Driving and Diabetes
I was approached by a friend whose teenager had just been diagnosed with type 1 diabetes. She had discovered that some driving schools offered specific driver training for new drivers that suffered from the disease. Was I aware of any driving school that offered a course like this in our part of British Columbia?
Not only was I not aware, I had never considered this question in relation to a new driver. I do touch on it briefly in the driving seminar that I do with Vancouver Island University's Elder College program but I had always thought about it in terms of end stage diabetic health problems. Difficulty with eyesight, nerve damage and peripheral circulation problems do interfere with someone's ability to drive safely but are more common in the elderly.
The challenge for a new driver would be a hypoglycemic incident. They may be inexperienced with the effects of an episode which can cause you to feel dizzy, shaky, or disoriented. In fact, a hypoglycemic driver could be mistaken for an alcohol or drug impaired driver. Worse still, depressed central nervous system activity can result in a hypoglycemic driver failing to decide not to drive.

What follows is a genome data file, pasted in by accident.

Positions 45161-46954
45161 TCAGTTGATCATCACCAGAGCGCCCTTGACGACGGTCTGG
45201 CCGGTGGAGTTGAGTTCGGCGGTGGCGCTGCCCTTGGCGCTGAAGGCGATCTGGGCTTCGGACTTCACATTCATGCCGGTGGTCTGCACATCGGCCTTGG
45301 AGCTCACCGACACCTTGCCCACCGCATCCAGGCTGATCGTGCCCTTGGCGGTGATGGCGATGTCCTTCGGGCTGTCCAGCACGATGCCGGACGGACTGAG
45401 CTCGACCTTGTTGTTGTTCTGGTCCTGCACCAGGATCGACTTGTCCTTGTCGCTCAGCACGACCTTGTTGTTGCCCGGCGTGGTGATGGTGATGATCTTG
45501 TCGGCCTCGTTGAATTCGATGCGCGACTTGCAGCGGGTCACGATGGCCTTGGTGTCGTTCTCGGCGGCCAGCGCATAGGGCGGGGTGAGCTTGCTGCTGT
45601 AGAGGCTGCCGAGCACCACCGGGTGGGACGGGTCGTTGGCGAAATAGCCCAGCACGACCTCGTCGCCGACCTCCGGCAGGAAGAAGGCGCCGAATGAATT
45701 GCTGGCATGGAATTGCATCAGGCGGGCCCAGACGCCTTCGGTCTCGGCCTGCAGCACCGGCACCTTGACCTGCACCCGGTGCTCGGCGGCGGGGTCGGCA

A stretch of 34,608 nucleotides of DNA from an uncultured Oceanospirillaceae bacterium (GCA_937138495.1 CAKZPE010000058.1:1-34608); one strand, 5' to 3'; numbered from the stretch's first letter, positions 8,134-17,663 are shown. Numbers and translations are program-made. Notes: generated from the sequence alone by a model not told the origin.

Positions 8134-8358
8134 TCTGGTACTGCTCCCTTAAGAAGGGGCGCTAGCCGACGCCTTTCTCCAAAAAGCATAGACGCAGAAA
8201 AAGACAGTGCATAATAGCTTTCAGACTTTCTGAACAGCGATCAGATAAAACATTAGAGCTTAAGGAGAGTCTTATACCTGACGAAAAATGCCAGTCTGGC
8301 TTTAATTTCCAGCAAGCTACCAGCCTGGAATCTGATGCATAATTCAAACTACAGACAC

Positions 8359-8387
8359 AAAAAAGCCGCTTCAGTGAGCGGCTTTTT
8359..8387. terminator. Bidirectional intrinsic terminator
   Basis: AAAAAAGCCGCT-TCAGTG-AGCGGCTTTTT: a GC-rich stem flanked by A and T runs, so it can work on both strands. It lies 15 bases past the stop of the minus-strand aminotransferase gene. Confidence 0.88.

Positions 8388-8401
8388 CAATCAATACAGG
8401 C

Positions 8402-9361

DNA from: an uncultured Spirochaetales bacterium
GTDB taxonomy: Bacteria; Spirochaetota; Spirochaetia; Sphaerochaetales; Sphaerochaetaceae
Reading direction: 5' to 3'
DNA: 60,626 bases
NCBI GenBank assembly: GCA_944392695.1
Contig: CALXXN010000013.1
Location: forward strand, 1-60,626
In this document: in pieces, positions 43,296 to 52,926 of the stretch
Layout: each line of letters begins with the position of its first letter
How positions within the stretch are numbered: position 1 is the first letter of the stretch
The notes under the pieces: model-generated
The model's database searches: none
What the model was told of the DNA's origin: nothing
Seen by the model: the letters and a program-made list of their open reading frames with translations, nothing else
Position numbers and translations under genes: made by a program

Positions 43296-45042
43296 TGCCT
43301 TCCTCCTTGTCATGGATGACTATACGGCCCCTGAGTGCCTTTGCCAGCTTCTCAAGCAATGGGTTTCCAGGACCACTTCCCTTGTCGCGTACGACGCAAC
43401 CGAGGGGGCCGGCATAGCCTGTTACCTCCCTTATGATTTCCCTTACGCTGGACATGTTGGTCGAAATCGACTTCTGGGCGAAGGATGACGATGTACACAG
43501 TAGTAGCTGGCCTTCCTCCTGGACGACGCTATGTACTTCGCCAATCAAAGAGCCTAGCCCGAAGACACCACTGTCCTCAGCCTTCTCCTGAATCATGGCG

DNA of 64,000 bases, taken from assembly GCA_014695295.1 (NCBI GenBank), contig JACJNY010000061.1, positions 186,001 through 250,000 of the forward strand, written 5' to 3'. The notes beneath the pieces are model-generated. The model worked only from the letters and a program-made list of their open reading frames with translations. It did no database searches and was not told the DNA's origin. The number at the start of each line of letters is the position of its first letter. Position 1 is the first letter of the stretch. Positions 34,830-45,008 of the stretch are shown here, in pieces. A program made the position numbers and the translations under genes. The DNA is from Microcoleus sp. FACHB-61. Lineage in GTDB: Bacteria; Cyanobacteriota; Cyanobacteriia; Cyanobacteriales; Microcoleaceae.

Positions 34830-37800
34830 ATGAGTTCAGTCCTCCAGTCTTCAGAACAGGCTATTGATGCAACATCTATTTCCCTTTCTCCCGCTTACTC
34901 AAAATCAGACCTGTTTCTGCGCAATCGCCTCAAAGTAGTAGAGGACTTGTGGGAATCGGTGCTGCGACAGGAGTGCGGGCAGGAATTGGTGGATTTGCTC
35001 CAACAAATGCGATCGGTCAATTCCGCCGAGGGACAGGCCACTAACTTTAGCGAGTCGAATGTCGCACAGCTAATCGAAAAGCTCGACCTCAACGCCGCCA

A responsible driver, new or experienced, will recognize that certain health issues can jeopardize their ability to drive safely. Until they are confident managing the effects of disease and taking into account the advice of their doctor, will choose not to drive. The health of all road users will depend on them.
- Diabetes and Driving - Canadian Diabetes Association
- Hypoglycemia and Safe Driving
- Stop Hypodrive (Australia)